Sword and sorcery story of the cosmic struggle between white magic and black magic.
When I saw the name Sorceress on the list of movies I had to review, I was excited at first until I saw that it was the 1982 movie and not the one from the 1990s. While the latter one is not considered a good movie by any stretch of the term, it at least had Julie Strain in it. That’s always a plus in my book. Instead, what I got was a Roger Corman produced American/Mexican joint venture that shows incompetence on every level.
The film takes place in ancient times and starts with the evil sorceror who wants to sacrifice his firstborn child to his god, Caligara. (I swear that it sounds like he’s saying Calgon). He tracks down his wife, who has yet to give birth, but his plans are thwarted when he is defeated by the warrior Krona. Traigon’s wife dies after giving birth to twin daughters, and Krona swears that he will raise them to be great warriors and magic users.
Twenty years later Traigon returns and hunts down his twin daughters. Apparently, he still plans on making the sacrifice, and his daughters end up having to fend off his goons with the help of a barbarian, a viking, and the most annoying satyr ever put on film. They have to use their warrior skills and magic use (that they only seem to have when it seems convenient to the plot) to stop Traigon’s evil.
This cinematic stink bomb hits all the checkmarks on the list of things would expect to find in exploitation flicks. For instance, terrible acting. Not a single person on this film showed any talent for the craft. Actors either overacted wildly or gave performances that made a brick wall seem more lively in comparison. Our main characters were played by former Playboy Playmates and identical twins Leigh and Lynette Harris. Neither one had an ounce of talent between the two of them, and it was obvious that they were only hired for their looks and their willingness to doff their clothing. Their first scene of the flick, as a matter of fact, is them swimming naked.
Even the director recognized where their strengths lay and wasted no time showing them off. Not only do the twins show an inability to emote, but they perform their fight scenes with the coordination of someone just coming out of an alcoholic blackout period. Most of the movie seems content of them having to be saved by their comrades most of the time. For highly trained warriors, the sisters do tend to find themselves being held hostage a lot.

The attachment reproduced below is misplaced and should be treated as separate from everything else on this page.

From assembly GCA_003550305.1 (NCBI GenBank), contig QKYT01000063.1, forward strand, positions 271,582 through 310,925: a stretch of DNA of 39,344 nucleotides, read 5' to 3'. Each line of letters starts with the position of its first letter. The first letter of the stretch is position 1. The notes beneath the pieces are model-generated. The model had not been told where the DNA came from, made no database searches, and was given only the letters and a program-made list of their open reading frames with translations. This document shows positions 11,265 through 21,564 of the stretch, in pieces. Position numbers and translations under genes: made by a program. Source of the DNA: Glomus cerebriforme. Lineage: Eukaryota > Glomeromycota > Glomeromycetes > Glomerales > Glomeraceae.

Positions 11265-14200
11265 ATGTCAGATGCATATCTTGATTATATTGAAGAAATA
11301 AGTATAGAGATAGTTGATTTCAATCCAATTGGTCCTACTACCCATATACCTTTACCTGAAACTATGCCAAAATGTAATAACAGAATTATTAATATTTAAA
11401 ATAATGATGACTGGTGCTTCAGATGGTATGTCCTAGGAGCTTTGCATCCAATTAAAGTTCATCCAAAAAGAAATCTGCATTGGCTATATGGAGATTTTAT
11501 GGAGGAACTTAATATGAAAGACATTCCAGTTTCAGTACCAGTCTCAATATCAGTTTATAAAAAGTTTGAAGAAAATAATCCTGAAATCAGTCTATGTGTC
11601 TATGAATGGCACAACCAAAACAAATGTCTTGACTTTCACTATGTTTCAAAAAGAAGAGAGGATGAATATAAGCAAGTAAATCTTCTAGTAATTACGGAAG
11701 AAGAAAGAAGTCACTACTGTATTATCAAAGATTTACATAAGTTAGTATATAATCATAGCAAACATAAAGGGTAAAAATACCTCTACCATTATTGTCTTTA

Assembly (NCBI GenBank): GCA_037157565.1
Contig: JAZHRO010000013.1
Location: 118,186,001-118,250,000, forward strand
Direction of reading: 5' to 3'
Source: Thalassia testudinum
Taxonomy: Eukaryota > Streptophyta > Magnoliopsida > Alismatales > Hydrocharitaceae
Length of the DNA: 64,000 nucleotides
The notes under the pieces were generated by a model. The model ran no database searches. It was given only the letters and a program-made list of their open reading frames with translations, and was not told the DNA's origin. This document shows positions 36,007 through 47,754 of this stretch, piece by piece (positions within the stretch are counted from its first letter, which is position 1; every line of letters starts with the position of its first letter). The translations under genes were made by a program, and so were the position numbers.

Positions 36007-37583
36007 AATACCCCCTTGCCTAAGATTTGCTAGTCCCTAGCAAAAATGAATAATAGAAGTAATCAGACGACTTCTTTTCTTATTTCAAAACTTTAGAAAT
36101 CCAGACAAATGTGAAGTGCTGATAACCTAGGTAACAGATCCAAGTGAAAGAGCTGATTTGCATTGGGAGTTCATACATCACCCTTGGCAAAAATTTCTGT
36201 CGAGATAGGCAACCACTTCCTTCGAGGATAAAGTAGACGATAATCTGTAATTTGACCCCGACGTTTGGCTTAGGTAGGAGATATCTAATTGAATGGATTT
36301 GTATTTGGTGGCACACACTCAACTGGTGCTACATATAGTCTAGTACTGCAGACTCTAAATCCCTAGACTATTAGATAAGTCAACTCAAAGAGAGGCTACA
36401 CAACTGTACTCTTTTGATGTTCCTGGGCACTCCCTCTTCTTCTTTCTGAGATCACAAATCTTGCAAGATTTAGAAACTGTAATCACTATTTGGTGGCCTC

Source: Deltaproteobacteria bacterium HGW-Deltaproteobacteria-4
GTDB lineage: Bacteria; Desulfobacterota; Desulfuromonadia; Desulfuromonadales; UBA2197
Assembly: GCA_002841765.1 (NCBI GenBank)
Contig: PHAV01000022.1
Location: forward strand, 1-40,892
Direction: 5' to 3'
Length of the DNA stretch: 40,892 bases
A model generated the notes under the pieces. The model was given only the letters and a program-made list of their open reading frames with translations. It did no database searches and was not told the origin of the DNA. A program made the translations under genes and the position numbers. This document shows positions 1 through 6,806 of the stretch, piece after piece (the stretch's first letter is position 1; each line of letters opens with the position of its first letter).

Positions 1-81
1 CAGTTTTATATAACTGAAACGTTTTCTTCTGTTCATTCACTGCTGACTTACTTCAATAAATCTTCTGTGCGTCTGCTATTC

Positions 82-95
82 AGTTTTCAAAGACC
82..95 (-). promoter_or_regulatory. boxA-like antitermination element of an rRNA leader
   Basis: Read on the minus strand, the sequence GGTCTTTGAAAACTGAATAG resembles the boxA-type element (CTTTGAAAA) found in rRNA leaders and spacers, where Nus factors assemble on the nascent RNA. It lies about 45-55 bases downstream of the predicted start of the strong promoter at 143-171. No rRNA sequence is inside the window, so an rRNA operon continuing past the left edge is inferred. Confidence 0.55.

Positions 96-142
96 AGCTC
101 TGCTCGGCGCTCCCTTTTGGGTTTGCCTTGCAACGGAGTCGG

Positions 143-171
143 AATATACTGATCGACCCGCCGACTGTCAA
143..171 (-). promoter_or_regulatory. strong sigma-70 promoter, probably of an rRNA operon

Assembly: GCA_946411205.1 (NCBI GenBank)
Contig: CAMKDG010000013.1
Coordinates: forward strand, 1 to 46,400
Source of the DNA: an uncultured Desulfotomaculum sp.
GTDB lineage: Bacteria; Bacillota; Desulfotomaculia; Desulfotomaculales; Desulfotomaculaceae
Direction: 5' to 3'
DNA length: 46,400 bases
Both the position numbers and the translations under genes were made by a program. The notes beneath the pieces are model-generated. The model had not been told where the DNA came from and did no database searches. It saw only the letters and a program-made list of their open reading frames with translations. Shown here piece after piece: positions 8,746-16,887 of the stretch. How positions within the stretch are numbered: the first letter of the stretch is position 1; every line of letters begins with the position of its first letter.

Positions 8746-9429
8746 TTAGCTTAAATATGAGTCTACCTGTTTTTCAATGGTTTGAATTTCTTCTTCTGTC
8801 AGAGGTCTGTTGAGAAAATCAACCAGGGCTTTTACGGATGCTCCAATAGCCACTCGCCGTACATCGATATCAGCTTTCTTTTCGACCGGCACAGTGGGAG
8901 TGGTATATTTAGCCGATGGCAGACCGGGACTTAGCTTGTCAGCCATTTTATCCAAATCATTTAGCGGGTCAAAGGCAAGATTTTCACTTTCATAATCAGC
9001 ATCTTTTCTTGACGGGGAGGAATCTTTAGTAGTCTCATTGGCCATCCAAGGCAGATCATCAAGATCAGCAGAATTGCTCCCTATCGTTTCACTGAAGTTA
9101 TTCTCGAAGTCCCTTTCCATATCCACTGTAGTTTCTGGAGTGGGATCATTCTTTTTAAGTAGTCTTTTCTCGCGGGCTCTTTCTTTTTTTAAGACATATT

Another problem you’ll run across is the lighting. Whenever they have a nighttime scene, the lighting is so poor you’ll struggle to see what the heck is going on. Sometimes you’ll be able to make out some of the action, and other times you’re barely seeing vague shapes in the darkness doing things. You might get a rough idea what’s happening, but that’s okay because you’ll probably stop caring after the first or second night scene. Since the movie begins with one, it starts out putting its worst foot forward.
Of course when I saw that Jim Wynorski’s name in the opening credits as the writer, I had a sinking sensation. His strengths don’t lie in writing (or directing, or anything really), so a little trepidation is always a healthy thing when you see him attached to a film. The story is actually nonsensical at times, a little unoriginal, and has some stilted dialogue. That’s not to say that the writing was irredeemably horrible, but it could have been fixed with time, energy, money, and the assistance of someone with a bit more talent.
Since this is a film with a very limited budget, the special effects, makup, sound, and sets all suffered for it. The special effects were cartoony to the point of breaking any suspension of disbelief you may have had (if you still cared enough about the movie to still have any suspension of disbelief). Most of the makeup and costumes are slipshod at best. Hilariously most of the creatures are just people in furry outfits and rubber masks that are less genuine looking than someone trying to pass Monopoly money off as real currency.
The sound sometimes seemed like it was muted or boom mikes were held too far away from the scene. Either way, you’ll not have a great time trying to hear anything without cranking the sound way up. The music is not only kind of bland and generic, but I’m pretty sure it came straight from another movie entirely.
When it comes to direction, things appear just as incompetent. While the name on the credits is Brian Stuart, it was a pseudonym used by Jack Hill. Hill was known for his output of B-movies that have become cult classics over the last few years. While I don’t think people will place his skills on the same pedestal as Steven Spielberg, he was still fairly decent at what he did despite what Sorceress shows. Interestingly, after some digging around, it turns out that Roger Corman allegedly never delivered the budget that was promised.
This forced Hill to cut corners that he felt hurt the film. As a result, he asked to not have his real name linked to the film. Whatever the case may be here, it caused a riff between him and Corman. It could be that Hill was just covering the fact that he did a pretty cruddy job with this film and wanted to shift blame.
That story about why Jack Hill had his name taken off the film is the most interesting thing to come from Sorceress. Nothing else about it is entertaining. Sure you get the thrill of seeing the Harris twins nude at the beginning of the film, if you’re into that kind of thing like I am, but it’s not enough to keep you invested in anything that happens. It’s actually kind of boring, and no greater sin can be committed in b-grade flicks like this one.